Mechanisms Setting the Strength of Orographic Rossby Waves across a Wide Range of Climates in a Moist Idealized GCM

Robert C. J. Wills University of Washington, Seattle, Washington

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Tapio Schneider California Institute of Technology, Pasadena, California

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Abstract

Orographic stationary Rossby waves are an important influence on the large-scale circulation of the atmosphere, especially in Northern Hemisphere winter. Changes in stationary waves with global warming have the potential to modify patterns of surface temperature and precipitation. This paper presents an analysis of the forcing of stationary waves by midlatitude orography across a wide range of climates in a moist idealized GCM, where latent heating and transient eddies are allowed to feed back on the stationary-eddy dynamics. The stationary-eddy amplitude depends to leading order on the surface winds impinging on the orography, resulting in different climate change responses for mountains at different latitudes. Latent heating is found to damp orographic stationary waves, whereas transient eddies are found to reinforce them. As the climate warms, the damping by latent heating becomes more effective while the reinforcement by transient eddies becomes less effective, leading to an overall reduction in orographic stationary wave amplitude. These effects overwhelm the influences of a reduced meridional temperature gradient and increased dry static stability, both of which increase the sensitivity of the free troposphere to orographic forcing. Together with a reduction in the midlatitude meridional temperature gradient, the weakening of orographic stationary waves leads to reduced zonal asymmetry of temperature and net precipitation in warm, moist climates. While circulation changes in this idealized model cannot be expected to agree quantitatively with changes in the real world, the key physical processes identified are broadly relevant.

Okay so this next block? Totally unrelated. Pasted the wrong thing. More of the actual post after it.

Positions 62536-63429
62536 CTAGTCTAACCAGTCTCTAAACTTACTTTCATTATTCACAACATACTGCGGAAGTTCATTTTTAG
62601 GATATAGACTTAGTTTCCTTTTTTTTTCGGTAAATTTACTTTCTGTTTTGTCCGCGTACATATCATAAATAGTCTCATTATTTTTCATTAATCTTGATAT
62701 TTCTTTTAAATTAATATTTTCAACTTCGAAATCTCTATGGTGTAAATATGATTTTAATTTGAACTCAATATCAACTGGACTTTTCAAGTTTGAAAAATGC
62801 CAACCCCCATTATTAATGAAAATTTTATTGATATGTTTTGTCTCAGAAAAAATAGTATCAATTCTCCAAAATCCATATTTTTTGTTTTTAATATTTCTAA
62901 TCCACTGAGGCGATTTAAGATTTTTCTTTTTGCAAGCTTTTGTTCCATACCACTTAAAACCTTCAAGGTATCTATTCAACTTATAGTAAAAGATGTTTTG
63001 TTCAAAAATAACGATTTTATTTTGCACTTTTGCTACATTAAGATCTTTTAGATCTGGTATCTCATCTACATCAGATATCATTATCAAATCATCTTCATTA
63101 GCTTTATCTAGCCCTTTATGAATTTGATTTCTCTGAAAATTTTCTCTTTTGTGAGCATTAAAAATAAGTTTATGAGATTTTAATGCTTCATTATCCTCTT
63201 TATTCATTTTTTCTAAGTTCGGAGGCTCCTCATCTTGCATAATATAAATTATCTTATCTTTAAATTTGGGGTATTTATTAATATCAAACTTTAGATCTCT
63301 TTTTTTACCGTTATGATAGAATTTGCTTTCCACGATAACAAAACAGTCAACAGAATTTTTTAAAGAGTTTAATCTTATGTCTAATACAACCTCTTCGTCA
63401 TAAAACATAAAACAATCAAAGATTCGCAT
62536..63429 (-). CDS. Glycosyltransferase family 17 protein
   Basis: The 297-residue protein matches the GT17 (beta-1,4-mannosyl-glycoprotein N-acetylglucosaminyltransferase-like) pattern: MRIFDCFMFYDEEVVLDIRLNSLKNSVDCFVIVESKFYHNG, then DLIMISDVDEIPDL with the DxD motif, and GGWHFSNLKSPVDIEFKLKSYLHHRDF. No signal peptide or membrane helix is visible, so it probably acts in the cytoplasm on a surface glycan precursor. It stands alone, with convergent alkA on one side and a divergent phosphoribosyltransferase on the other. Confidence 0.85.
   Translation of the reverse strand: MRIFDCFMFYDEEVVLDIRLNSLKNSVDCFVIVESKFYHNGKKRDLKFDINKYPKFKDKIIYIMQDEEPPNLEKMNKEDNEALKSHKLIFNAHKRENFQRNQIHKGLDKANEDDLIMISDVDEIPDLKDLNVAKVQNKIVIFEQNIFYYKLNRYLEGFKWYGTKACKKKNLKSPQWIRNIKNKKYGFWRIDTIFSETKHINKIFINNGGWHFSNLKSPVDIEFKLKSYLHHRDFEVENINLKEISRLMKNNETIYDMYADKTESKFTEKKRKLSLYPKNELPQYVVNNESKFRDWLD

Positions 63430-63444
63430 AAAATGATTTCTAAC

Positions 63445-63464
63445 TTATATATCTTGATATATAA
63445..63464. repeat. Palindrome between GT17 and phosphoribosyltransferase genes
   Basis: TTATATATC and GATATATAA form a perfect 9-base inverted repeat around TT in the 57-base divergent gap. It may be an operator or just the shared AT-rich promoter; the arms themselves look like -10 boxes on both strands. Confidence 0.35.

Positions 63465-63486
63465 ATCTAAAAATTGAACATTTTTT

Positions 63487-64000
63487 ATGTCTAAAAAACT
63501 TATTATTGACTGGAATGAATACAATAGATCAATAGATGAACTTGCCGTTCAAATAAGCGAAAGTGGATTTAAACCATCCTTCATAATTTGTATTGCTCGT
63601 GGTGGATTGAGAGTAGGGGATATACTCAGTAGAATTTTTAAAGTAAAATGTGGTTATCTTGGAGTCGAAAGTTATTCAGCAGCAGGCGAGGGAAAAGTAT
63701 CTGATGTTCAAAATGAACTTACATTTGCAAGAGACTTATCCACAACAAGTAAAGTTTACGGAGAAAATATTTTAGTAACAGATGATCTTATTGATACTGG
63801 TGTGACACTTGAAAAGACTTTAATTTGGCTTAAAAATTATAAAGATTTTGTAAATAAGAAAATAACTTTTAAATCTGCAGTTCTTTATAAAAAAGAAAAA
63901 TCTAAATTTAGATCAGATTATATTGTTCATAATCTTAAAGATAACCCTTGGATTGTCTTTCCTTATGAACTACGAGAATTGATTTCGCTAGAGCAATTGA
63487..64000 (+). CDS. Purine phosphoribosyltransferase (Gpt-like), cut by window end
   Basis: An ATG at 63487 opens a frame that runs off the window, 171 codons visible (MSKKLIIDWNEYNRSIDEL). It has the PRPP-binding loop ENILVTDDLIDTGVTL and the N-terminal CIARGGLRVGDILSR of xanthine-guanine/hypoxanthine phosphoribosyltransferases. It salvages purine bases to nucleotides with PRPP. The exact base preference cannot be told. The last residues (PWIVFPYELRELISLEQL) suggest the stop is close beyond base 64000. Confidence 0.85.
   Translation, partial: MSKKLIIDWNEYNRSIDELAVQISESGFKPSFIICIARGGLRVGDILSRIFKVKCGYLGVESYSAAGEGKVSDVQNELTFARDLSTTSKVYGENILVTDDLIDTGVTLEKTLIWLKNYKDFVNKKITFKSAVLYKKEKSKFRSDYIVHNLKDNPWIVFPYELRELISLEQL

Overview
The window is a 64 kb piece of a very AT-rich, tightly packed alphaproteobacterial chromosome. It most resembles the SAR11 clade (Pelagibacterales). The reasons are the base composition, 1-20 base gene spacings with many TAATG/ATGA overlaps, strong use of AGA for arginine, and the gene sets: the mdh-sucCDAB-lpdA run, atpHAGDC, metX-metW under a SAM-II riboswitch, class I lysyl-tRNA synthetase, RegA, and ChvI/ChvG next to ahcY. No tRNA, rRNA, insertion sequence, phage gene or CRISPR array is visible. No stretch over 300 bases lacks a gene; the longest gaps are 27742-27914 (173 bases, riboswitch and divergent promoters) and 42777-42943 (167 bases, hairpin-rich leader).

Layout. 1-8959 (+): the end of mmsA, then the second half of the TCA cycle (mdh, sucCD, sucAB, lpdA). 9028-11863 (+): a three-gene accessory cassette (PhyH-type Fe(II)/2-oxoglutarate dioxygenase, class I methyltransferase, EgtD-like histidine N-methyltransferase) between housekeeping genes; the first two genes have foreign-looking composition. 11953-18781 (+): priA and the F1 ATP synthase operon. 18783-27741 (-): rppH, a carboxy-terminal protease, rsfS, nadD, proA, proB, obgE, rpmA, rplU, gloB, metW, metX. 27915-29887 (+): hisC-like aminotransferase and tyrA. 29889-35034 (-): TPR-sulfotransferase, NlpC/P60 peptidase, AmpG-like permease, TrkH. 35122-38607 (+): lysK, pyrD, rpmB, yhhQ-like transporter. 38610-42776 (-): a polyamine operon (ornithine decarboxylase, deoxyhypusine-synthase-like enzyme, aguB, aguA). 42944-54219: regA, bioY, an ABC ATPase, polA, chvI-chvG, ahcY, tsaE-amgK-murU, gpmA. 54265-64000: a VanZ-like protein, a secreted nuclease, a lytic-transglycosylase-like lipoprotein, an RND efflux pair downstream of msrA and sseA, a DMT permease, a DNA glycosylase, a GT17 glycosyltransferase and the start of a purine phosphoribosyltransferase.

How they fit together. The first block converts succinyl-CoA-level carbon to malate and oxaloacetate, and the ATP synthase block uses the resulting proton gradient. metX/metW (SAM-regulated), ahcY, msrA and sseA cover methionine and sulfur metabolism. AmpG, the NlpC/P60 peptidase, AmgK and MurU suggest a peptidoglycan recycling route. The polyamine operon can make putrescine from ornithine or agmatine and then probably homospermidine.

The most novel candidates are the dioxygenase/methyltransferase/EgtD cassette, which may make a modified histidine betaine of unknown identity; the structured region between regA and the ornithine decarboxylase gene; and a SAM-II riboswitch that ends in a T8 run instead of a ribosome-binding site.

© 2018 American Meteorological Society. For information regarding reuse of this content and general copyright information, consult the AMS Copyright Policy (www.ametsoc.org/PUBSReuseLicenses).

Corresponding author: Robert C. Jnglin Wills, rcwills@uw.edu

Abstract

Orographic stationary Rossby waves are an important influence on the large-scale circulation of the atmosphere, especially in Northern Hemisphere winter. Changes in stationary waves with global warming have the potential to modify patterns of surface temperature and precipitation. This paper presents an analysis of the forcing of stationary waves by midlatitude orography across a wide range of climates in a moist idealized GCM, where latent heating and transient eddies are allowed to feed back on the stationary-eddy dynamics. The stationary-eddy amplitude depends to leading order on the surface winds impinging on the orography, resulting in different climate change responses for mountains at different latitudes. Latent heating is found to damp orographic stationary waves, whereas transient eddies are found to reinforce them. As the climate warms, the damping by latent heating becomes more effective while the reinforcement by transient eddies becomes less effective, leading to an overall reduction in orographic stationary wave amplitude. These effects overwhelm the influences of a reduced meridional temperature gradient and increased dry static stability, both of which increase the sensitivity of the free troposphere to orographic forcing. Together with a reduction in the midlatitude meridional temperature gradient, the weakening of orographic stationary waves leads to reduced zonal asymmetry of temperature and net precipitation in warm, moist climates. While circulation changes in this idealized model cannot be expected to agree quantitatively with changes in the real world, the key physical processes identified are broadly relevant.

© 2018 American Meteorological Society. For information regarding reuse of this content and general copyright information, consult the AMS Copyright Policy (www.ametsoc.org/PUBSReuseLicenses).

Corresponding author: Robert C. Jnglin Wills, rcwills@uw.edu
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